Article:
Buffy the Vampire Slayer versus Edward Cullen

Some times the good faeries are listening when I come up with ideas. I visualised this scenario a few years back and look what some clever clogs did. Made me laugh till my sides hurt.

Going to the Dark Side ~ villains in the writer’s psyche

 

Going to the Dark Side ~ villains in the writer’s psyche

Having touched briefly on where heroes come from yesterday, my dark side felt neglected and asked me to look at the other side of the coin.

I like to think of myself as a good person. I might actually BE a good person, but that doesn’t make me the woman without a dark side. A couple of years ago, I got into a rather harrowing battle with someone I’d thought of as a friend; it knocked me rather badly at the time and when the issue was resolved (though the friendship was never restored) I found that though in my own head I was the hero, in the mind of at least one other person, I was the villain. That gave me a pause for thought. Every villain of fiction, film or history is the hero of their own internal story.

When it comes to villains on screen and in books, the more complex the nature of the villain, the more convincing that baddie is for me. One of my favourite villains of the screen is Scorpius from the TV series Farscape, because while initially he seems simply evil, as the story develops, it becomes clear that his evil is mixed with a fairly massive dose of good. He’s far from black and white, and his motivations in doing the terrible things he does are confusing. He’s possessed of some measure of pure altruism, of humanity. In fact, were the story told from his perspective(as indeed it is in one episode) he would be the hero.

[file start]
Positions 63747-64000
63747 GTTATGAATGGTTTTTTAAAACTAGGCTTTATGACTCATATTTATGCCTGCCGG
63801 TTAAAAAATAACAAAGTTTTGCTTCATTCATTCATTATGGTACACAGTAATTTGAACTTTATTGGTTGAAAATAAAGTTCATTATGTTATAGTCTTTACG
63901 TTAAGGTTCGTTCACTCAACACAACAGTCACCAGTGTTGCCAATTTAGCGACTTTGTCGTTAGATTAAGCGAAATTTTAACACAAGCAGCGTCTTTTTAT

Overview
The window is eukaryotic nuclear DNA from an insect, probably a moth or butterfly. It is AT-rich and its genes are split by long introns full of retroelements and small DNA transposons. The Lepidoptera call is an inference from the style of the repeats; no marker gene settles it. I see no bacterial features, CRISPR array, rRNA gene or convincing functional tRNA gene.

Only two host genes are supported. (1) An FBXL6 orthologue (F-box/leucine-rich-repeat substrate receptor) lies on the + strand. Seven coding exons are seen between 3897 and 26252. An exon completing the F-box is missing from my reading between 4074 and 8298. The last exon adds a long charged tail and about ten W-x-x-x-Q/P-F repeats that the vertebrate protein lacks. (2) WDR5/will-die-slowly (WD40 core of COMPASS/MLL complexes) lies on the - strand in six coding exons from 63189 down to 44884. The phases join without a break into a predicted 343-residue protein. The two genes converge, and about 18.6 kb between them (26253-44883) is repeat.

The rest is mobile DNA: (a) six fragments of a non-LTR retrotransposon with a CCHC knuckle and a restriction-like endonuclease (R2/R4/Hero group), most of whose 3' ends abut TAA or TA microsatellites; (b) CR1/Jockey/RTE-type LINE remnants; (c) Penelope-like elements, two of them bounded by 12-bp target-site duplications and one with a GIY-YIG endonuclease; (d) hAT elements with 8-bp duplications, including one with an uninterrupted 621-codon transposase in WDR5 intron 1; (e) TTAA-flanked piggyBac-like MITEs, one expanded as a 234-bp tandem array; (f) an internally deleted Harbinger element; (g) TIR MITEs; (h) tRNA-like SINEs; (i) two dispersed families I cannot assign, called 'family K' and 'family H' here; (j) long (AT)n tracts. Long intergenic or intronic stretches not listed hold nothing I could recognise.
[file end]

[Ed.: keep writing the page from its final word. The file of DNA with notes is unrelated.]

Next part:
For me one of the least convincing villains of book and screen is Lord Voldemort. I am aware that the books were originally written for children and the depth of all the characters increased as the series went on, but that said, even the mitigating factors for Voldemort’s nature were for me unsatisfying. I believe pure evil exists, but it’s incredibly rare, and Voldie’s descent to the dark side is too fast and too complete for me to accept it. At least Darth Vader’s evolution into the Dark Lord took some pretty awful things to bring it about; Voldie’s is unconvincing if you are an adult with some understanding of what makes people tick. You are expected to accept that he was born with a strong tendency to evil and little motivation to resist it.